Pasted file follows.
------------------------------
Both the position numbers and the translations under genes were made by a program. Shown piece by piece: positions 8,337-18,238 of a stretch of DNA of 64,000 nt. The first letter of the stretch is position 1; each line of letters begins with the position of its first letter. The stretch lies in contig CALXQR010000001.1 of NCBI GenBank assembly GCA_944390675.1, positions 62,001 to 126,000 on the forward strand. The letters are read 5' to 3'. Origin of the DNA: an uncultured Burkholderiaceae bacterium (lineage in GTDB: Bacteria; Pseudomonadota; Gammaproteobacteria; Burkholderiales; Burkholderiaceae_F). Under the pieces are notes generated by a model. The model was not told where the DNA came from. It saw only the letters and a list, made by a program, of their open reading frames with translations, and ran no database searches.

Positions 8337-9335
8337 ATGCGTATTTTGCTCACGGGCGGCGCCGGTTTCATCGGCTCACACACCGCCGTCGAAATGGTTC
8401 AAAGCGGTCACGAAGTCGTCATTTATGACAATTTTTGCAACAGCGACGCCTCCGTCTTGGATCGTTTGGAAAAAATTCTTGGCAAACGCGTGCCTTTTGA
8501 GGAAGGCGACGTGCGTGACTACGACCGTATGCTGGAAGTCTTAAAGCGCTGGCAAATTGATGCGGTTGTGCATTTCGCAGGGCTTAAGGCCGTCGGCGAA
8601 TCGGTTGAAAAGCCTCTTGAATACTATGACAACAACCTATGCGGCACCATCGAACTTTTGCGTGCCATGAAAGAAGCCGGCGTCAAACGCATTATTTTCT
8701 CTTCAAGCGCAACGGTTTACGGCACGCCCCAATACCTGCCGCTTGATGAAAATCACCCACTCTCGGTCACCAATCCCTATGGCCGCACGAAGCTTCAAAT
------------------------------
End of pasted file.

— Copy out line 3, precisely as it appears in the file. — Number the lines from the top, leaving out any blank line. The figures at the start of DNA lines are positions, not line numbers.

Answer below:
8337 ATGCGTATTTTGCTCACGGGCGGCGCCGGTTTCATCGGCTCACACACCGCCGTCGAAATGGTTC